I get it that the Dolphins are approaching things in a different way these days. I understand the emphasis is on youth and building to sustain. But have you checked out the playmakers on this offense? Have you noticed that this team may already have one of the more impressive and potent cast of young playmakers in the league?
Speed? An abundance.
Moves? Enough to make you look downright silly.
Potential? Off the charts.
What this group, for the most part, doesn’t have is a whole lot of experience, and you get the distinct feeling that that’s going to change this season. But from a pure talent standpoint, this could very well become the strength of this team.
Looking at this roster, I can easily count seven returning players with enough speed and athletic ability to take something short and turn it into something long.
We saw glimpses of this last season before Albert Wilson and Jakeem Grant went down with season-ending injuries. Who can forget that game against the Raiders when Wilson and Grant high-fived in the open field? I mean you just don’t do that if there’s a defender in the vicinity. In this case, there wasn’t.
But it’s more than just Wilson and Grant.
It’s Kenyan Drake entering his fourth season, shedding some pounds and trying to build off some memorable stretches of games over the past three seasons.
It’s Kenny Stills, the veteran of the group at just 27 years old, coming off three seasons where he combined for 21 touchdowns, averaging about 16 yards a catch. Have heard whispers that he may play some in the slot this season, creating what could be an enticing mismatch against a nickel back. Stills has had a strong camp, punctuated by a 70-yard catch in Saturday’s scrimmage.
It’s Kalen Ballage, who showed us his big play ability on that 75-yard sprint against the Vikings last season. Yes, he’s 231 pounds, but anyone who remembers that run against the Vikings knows what he’s capable of doing. I just watched a video of that run again, marveling how he outran the safety to the end zone with such apparent ease.
It’s Mike Gesicki who was drafted in the second round a season ago and, while he didn’t make much of an immediate statement, he could very well thrive in this tight end friendly offense.
It’s DeVante Parker, who is getting a new opportunity with this coaching staff, and is off to another impressive training camp. Is this the year he doesn’t slow down? Is this the year he stays healthy? We see on the practice field just about every day how much he could mean to this offense.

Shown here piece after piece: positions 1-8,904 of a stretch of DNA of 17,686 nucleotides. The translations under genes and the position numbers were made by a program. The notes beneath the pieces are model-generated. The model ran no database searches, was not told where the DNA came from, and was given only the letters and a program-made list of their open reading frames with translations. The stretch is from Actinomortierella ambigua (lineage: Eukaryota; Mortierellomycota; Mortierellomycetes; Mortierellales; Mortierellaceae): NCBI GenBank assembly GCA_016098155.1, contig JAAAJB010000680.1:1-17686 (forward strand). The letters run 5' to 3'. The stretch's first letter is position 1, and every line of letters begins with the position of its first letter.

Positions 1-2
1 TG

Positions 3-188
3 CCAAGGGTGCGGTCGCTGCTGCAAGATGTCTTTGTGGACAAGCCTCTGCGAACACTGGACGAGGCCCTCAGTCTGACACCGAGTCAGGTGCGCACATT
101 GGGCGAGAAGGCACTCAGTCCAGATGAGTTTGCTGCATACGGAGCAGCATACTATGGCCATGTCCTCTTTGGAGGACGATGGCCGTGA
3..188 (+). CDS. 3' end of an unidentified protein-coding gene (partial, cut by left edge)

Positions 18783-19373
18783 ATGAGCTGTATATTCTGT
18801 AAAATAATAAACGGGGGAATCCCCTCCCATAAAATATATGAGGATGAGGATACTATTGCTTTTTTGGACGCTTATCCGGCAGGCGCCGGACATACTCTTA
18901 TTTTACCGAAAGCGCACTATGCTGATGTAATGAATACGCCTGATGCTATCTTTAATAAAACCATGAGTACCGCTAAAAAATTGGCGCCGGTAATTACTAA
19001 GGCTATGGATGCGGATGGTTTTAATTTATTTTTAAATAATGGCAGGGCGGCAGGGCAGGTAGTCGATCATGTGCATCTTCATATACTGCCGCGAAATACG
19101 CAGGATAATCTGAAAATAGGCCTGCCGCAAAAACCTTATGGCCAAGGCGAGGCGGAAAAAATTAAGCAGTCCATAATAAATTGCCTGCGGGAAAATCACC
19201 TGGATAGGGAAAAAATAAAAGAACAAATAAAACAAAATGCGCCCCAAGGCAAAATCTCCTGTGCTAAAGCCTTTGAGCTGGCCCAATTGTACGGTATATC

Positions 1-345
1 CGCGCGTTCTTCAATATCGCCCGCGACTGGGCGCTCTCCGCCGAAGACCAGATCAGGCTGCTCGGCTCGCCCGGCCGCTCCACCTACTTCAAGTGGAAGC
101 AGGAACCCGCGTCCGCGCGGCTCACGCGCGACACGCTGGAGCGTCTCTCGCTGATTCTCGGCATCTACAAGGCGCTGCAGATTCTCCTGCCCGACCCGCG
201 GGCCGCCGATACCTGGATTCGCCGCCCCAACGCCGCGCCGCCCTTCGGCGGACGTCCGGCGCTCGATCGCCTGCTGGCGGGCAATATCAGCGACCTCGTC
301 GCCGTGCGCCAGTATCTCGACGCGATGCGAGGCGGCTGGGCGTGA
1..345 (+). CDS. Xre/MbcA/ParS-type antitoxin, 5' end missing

Think about the possibilities. Think about the ways these players can be utilized. No oversized predictions here that they are going to tear up the league, but if you’re looking for a strong suit on this offense in the first week or so of training camp, it’s hard not to quickly turn to this group of young players and the speed and athletic ability that you simply can’t teach.
Albert Wilson could be the key to the entire group. Assuming he returns to 100 percent – and all indications suggest he is on his way – he has the playmaking ability to draw double teams, thus opening things up for the others. Put him and Grant on the outside and you could very well see another down the field high five this season.
“I look around me,” said Grant. “And I like what I see. Let’s keep it low key for now, but from what I’ve seen there’s a lot of talent on this offense.”
There are some young players with intriguing upsides who can add to this group. Maybe someone like undrafted rookie Preston Williams, who was singled out after Sunday’s scrimmage by cornerback Xavien Howard as a future No. 1 receiver, which is quite a compliment. There is a veteran like recently signed Allen Hurns to consider as well. But let’s not get too far ahead of ourselves. These seven returning players combine for enough potential firepower to surprise a lot of people and score a lot of points.
“I certainly like the depth we have in that area,” said offensive coordinator Chad O’Shea.
We see that depth on that practice field every day. We see the tough catches and the long runs. We see Gesicki going up high for a one-handed end zone catch and we saw Grant putting on those shake-and-bake moves that can leave a defender helplessly flat-footed. We see Wilson out there, working one day and taking the next day off, catching passes, rehabbing his hip, pushing himself harder and harder.
Individually, it’s been impressive. Collectively, though, is the real upside of this group.
I understand many of these players come with a question mark, some health related, some having to do with consistency. But the promise of what can be is what training camp is all about and after watching these players over the first week or so of practices, what can be might be awfully impressive.